BarnRaisers



Top 10 social media metrics that matter most (free webinar) 0

Posted on February 01, 2016 by Rob Petersen

 

10 social media metrics

  • 92% of marketers say social media is important to their business (Social Media Examiner)
  • 73% plan to increase spending on marketing analytics (The CMO Survey)
  • Only 42% are able to measure their social activities (Social Media Examiner)

If social media is so important, why are most marketers unable to measure it? Do they not know the social media metrics that matter most?

Register for a Free Webinar on Tuesday, February 9th, at 11:00 am EST to learn and ask questions about the 10 Social Media Metrics Every Marketer Needs to Know. This webinar is brought to you by Biznology.

So you know now, here are the 10 social media metrics that matter most.

  1. KEYWORDS: Smart keywords choices and placement on social networks give your brand a better chance of being found. Consumers that are exposed to a brand on social media are 180% more likely to search for that brand on search engines according to a Group M study. Google Trends and the Google Keyword Planner are two tools to use; the former identifies keywords that people are searching with increasing search interest and the latter provides their monthly keyword volume.
  2. LINKS: Social media links from blog posts and social posts are another primary means of raising social and search presence. These come from blog posts and social posts. Track the number of links pointing to your website and/or blog, and examine the source of new links. Open Site Explorer from SEOmoz and bit.ly are great inbound tracking services. They are also free if that’s any additional motivation.
  3. REACH: Reach is the potential audience for a message based on total follower count (Twitter, Pinterest and LinkedIn followers, total Likes on your Facebook page). If your boards have 1,000 followers on Pinterest, then each of your pins could potentially reach 1,000 people. Facebook considers a post reaches someone when it’s shown in that person’s News Feed. Through Facebook Insights, Facebook provides “total reach,” which includes the number of unique people who saw any activity from a Page as well as paid vs. organic reach.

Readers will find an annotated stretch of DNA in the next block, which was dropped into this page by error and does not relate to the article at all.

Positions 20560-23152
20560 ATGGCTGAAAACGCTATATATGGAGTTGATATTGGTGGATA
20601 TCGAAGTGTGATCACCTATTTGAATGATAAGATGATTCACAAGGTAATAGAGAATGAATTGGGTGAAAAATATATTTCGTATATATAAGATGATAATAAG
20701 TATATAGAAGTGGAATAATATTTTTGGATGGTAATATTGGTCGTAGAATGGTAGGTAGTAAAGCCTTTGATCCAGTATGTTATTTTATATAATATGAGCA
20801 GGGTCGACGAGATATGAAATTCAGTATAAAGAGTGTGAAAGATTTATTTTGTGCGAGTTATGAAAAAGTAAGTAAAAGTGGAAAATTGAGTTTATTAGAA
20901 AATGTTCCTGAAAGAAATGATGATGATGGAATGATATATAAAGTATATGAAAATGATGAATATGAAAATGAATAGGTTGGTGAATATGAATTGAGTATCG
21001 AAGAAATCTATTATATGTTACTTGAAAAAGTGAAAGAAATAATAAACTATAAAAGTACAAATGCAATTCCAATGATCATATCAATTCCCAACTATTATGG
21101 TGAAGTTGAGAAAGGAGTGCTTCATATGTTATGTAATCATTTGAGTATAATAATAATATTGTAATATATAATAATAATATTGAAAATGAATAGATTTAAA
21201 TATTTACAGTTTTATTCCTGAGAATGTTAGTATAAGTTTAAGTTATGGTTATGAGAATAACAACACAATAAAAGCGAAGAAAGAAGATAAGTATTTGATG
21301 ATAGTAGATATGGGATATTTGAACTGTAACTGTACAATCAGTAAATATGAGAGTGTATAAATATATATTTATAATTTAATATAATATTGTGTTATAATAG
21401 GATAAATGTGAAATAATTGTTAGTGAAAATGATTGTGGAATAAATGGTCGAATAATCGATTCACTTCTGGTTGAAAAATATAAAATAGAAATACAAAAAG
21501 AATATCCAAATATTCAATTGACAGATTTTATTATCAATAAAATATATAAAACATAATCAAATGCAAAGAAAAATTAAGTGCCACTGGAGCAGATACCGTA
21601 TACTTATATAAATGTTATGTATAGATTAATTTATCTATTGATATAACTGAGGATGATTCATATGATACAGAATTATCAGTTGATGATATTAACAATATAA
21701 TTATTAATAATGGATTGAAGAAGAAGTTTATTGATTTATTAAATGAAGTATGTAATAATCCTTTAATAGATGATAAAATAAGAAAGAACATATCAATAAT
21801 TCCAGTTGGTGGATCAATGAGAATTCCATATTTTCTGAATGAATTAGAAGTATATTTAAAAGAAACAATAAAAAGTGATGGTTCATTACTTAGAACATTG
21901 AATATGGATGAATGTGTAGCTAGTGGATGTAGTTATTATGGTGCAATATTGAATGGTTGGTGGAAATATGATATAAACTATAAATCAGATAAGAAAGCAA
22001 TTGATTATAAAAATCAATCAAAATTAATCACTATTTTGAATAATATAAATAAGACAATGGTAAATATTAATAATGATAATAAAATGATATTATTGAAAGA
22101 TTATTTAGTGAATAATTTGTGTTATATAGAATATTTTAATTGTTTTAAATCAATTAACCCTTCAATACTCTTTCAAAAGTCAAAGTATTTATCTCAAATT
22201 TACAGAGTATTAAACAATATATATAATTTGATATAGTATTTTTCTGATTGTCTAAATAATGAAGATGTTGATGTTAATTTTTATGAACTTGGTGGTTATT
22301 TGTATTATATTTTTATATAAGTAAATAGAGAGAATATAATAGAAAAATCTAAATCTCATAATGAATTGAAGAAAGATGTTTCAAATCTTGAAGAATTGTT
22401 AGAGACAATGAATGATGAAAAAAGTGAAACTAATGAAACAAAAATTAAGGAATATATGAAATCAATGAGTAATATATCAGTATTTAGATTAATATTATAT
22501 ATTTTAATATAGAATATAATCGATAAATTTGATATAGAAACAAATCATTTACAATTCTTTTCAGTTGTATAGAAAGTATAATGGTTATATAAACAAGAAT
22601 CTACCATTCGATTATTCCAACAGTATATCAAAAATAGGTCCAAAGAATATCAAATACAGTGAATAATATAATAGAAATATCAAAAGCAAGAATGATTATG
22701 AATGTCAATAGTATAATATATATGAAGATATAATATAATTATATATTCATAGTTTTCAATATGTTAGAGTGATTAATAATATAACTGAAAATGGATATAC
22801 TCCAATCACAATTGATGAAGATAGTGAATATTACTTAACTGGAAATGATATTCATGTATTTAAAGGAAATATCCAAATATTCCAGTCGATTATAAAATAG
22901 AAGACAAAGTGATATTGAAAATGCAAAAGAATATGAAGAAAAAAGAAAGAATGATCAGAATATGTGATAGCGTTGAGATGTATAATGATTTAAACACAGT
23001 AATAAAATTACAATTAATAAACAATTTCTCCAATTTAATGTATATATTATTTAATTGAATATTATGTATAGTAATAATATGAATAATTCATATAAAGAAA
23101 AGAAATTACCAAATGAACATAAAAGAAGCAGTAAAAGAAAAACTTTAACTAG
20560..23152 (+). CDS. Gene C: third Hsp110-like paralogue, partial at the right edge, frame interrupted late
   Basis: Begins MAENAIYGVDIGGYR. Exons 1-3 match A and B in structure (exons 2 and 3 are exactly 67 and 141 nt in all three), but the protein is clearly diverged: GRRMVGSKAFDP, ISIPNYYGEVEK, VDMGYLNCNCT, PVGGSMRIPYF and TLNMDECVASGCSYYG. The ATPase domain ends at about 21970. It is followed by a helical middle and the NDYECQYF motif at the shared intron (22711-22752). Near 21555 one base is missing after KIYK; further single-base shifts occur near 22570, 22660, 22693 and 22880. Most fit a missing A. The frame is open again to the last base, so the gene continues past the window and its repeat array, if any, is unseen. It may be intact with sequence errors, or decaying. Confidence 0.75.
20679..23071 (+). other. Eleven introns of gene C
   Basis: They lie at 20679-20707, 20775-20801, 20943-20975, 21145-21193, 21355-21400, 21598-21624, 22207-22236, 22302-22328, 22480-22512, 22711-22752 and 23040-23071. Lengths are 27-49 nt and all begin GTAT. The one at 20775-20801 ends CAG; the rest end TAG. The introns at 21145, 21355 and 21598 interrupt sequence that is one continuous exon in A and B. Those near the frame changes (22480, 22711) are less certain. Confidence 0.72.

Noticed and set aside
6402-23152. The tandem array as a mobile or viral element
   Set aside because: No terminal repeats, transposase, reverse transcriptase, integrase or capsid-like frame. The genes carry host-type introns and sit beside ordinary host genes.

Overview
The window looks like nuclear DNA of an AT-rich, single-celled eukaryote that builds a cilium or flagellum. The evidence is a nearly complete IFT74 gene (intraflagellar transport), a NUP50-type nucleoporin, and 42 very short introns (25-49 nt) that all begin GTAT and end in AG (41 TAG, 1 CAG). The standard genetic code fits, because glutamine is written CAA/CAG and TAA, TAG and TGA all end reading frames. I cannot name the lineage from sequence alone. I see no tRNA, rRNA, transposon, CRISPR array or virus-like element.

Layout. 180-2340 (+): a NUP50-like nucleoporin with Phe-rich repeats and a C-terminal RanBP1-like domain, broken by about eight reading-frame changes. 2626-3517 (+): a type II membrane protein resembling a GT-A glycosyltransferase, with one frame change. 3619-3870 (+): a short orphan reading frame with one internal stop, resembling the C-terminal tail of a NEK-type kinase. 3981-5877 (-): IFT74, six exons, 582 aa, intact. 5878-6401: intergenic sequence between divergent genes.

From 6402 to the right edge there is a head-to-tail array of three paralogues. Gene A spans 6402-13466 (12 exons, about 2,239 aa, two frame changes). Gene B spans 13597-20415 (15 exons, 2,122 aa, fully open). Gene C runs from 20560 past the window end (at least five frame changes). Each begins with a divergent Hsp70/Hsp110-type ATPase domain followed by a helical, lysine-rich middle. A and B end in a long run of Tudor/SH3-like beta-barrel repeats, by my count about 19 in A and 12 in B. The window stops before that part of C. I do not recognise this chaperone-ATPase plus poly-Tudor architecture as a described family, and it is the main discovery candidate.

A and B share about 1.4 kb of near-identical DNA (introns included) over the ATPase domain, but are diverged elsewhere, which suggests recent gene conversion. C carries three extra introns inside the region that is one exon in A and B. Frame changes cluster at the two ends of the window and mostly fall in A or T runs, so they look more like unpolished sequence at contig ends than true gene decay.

4. ENGAGEMENT: Actions such as Like, Share, Comment, ReTweet and Favorite measures how much and how often others interact with you and your content in social media. Radian6 and SimplyMeasured are tools that show the percentage of people reached who engage in your content, how they respond and the differences by social network.
  5. SHARE OF VOICE: Reach and Engagement are important to know not only about your brand but your competitors. Quite often, a smaller brand with a lower level of Reach can distinguish itself by displaying a higher level of Engagement to the benefit of their business.
  6. SENTIMENT: A “Sentiment Analysis” tells you if the people who comments are saying positive, negative or neutral things. It’s done by computer for each social network and expressed as a ratio of positive/negative. A “Sentiment Analysis” provides direction for your communications strategy. Social-Searcher has excellent social analytics, including “Sentiment Analysis,” anyone can use.
  7. WEBSITE VISITS: According to Shareaholic, Facebook now drives 23% of referral traffic to a website. It’s important to know just how much traffic is coming to a website from people who have gotten to know you on social networks. This is easy to see from Google Analytics, perhaps the best social media measurement tool of them all. Use Google Analytics to measure the remaining top metrics (11-14) on this list.